Crafting is completely gone, and good riddance. I’ll admit there was a certain charm and congruity to salvaging whatever available parts were around and bending them to your will to construct ammo, but mechanically it had the effect of creating twenty different extra currencies with no exchange rate. Hacking has also gone under the knife, and much better for it. Instead of the pipe-switching game the grew tiresome, hacking is now done by hitting a button when a swinging needle passes over green or blue zones on a small display that appears at the bottom quarter of the screen. Probably the smartest choice about this is that nothing pauses while this is taking place, so you never get entirely taken away from the action. To counterbalance the fact that turrets can now shoot you during a drawn out hack, there’s now a gun that shoots remote hacking darts, allowing for a number of interesting scenarios for hacked security without having to get into the thick of it.
Audio diaries make a return, further confusing me with Raptures willingness to record themselves and then leave the recorder in a public place so that they can leave to go somewhere else (probably to further air their laundry on another disposable recorder); and I’m someone that records audioboos. The research camera is back, but this time it’s a handicam. Essentially you film snuff movies of you killing someone, and the more creative ways you find of doing it, the more research bonus you get.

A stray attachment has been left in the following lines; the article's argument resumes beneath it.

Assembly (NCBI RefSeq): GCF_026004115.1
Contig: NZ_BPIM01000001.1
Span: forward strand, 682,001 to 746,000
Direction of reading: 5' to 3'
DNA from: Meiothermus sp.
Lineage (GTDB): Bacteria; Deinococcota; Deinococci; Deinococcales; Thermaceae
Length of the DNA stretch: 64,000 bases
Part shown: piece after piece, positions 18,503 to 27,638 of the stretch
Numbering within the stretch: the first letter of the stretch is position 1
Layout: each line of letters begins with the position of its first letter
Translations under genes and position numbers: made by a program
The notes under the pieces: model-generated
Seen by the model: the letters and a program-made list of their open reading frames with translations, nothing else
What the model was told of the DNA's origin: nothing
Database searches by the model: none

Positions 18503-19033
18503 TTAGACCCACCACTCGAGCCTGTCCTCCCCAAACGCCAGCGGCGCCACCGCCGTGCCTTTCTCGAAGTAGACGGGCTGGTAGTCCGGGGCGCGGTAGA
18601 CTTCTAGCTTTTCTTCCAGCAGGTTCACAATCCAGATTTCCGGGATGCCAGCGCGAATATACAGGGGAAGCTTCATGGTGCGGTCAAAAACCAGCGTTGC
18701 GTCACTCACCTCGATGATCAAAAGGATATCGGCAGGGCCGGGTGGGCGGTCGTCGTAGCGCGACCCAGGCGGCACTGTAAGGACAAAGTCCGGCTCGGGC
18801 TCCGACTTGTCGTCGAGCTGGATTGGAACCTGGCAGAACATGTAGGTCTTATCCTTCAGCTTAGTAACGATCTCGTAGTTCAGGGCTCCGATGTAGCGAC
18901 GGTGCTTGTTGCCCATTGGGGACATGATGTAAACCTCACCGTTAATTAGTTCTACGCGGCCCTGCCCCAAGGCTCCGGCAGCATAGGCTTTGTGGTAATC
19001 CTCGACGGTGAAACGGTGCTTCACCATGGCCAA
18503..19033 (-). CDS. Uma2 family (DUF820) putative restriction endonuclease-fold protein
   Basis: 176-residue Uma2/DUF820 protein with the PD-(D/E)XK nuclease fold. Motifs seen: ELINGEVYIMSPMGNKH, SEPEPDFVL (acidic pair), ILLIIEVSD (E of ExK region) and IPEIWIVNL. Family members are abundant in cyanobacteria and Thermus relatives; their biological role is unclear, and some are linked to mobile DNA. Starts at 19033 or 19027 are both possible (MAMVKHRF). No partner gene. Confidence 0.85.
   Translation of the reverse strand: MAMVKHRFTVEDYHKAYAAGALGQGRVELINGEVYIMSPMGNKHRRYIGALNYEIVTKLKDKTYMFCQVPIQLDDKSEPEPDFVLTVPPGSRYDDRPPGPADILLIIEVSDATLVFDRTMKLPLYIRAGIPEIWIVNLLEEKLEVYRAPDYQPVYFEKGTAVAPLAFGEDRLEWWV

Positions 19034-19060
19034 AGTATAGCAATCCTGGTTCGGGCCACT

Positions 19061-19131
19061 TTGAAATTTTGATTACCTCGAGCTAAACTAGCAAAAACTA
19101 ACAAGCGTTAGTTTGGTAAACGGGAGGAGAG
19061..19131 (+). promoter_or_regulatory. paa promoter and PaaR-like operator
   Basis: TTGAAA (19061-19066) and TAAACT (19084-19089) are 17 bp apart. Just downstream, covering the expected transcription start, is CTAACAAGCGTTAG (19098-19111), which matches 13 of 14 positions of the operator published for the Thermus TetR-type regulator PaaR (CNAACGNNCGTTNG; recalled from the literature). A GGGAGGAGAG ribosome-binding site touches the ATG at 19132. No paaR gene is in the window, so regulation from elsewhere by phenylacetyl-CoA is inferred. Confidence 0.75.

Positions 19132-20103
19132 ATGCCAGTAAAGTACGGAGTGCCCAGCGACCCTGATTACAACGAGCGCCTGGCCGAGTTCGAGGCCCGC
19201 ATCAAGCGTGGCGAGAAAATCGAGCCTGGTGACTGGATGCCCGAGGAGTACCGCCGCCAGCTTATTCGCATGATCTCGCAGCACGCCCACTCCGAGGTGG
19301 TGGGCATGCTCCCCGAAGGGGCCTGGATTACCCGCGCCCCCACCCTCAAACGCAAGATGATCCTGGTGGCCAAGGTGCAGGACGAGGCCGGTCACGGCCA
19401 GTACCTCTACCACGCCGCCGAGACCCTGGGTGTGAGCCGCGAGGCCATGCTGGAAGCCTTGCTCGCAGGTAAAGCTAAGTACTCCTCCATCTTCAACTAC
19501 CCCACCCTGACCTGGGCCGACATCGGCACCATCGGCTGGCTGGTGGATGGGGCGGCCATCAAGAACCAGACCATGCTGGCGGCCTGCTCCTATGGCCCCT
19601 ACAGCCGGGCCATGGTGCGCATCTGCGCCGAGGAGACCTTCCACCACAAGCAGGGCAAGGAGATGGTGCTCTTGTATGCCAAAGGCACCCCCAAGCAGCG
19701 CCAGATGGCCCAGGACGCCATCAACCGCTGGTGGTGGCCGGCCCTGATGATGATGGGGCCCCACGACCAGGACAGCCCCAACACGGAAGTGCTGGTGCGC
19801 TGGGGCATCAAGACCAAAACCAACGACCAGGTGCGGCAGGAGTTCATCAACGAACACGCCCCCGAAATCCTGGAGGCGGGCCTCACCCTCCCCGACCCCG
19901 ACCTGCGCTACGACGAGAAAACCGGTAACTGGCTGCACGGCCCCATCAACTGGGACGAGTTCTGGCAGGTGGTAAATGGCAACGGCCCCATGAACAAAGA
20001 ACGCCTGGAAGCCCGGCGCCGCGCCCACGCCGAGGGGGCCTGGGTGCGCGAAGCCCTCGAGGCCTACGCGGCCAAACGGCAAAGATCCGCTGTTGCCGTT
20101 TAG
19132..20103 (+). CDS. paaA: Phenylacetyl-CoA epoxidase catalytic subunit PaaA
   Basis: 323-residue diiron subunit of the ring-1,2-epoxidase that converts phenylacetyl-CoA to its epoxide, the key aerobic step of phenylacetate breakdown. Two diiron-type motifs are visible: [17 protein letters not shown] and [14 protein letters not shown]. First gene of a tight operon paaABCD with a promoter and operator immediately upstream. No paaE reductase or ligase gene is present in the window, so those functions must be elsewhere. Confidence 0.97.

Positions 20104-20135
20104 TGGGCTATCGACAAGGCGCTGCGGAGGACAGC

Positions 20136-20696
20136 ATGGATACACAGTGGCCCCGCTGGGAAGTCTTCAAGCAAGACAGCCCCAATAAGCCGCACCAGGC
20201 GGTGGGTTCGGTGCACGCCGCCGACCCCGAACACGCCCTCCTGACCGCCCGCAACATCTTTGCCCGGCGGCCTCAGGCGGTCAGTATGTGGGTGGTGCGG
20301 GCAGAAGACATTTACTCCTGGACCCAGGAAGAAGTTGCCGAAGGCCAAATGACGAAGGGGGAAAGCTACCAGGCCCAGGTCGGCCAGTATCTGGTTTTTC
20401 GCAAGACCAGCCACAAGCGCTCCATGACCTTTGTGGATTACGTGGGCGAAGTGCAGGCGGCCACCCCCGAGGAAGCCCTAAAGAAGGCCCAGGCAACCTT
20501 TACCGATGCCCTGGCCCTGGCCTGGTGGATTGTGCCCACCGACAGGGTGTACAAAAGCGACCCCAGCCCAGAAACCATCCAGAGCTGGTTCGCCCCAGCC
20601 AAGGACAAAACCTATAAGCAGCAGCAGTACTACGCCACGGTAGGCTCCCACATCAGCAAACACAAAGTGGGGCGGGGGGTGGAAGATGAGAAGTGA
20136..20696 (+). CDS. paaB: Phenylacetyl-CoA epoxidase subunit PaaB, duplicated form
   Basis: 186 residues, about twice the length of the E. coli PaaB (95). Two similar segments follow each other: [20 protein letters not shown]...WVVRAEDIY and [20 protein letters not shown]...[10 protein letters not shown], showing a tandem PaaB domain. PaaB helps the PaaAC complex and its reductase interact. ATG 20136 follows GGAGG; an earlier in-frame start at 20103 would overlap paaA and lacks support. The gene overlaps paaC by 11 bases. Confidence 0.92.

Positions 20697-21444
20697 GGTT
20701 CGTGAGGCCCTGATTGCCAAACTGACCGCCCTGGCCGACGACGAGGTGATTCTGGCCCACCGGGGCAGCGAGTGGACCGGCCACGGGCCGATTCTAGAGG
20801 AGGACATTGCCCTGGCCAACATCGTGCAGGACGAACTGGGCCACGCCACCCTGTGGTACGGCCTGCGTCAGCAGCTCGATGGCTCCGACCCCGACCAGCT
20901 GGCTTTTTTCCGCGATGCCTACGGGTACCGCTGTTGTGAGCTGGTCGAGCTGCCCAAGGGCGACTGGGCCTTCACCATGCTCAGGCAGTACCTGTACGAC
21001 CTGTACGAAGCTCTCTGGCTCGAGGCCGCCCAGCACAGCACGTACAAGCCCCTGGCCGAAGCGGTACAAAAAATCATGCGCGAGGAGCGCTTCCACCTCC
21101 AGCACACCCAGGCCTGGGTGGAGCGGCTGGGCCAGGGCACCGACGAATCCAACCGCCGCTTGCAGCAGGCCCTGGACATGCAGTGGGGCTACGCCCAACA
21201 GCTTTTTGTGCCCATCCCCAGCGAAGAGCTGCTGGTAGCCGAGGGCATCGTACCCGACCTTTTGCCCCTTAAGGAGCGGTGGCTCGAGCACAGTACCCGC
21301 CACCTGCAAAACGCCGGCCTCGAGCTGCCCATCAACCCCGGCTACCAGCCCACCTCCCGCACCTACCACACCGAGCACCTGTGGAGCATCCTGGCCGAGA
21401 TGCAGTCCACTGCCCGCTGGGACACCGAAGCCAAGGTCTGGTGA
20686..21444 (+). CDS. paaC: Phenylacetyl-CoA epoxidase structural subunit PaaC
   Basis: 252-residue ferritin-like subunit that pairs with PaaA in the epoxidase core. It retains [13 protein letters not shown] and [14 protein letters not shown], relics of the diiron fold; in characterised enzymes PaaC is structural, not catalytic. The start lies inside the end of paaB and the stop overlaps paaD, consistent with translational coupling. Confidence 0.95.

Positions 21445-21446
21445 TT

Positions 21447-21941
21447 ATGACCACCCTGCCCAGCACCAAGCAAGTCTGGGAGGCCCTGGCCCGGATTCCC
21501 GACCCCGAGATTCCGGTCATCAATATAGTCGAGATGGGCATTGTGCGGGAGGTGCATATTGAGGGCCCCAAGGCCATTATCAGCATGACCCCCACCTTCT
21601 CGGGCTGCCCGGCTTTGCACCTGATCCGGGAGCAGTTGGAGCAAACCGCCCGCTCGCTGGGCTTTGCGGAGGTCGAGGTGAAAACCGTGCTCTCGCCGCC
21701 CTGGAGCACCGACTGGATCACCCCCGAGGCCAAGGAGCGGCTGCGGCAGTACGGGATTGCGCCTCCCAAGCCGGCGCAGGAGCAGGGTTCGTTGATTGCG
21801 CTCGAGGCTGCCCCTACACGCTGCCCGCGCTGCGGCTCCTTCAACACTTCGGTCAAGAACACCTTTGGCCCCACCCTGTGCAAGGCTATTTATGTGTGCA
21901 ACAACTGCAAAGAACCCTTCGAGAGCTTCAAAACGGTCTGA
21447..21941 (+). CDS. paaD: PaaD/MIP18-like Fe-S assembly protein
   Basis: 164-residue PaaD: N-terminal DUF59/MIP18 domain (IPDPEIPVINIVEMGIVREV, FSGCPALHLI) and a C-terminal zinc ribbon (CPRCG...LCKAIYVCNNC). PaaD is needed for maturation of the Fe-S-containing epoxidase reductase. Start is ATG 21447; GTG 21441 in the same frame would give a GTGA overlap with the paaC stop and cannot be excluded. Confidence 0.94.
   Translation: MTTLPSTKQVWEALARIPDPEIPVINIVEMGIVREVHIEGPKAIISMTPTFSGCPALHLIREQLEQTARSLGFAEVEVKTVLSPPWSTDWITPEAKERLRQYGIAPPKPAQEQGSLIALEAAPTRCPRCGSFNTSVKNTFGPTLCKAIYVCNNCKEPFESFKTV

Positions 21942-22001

By and large, it’s a big splicer family reunion, with all your favourites returning with a friend, the Brute Splicer, which, as the name implies, is a big dude. They’re also joined by the Alpha Series Big Daddy, whom unlike yourself is suffering a bad case of mind control, bolstered by maddening rage. Of course, the most promoted baddie of this sequel is the Big Sister. While conceptually interesting, I didn’t find them that enjoyable to fight, the world feels designed around one vs. many battles, and at a stretch you take on a big daddy or a brute without finding your surroundings to be irksome, but the Big Sisters threat level is high across the board in terms of manoeuvrability, health and power, and when I was already finding weird instances of firing over enemies shoulders (go ahead, blame it on skill), the Big Sister fights felt relentlessly savage without much return.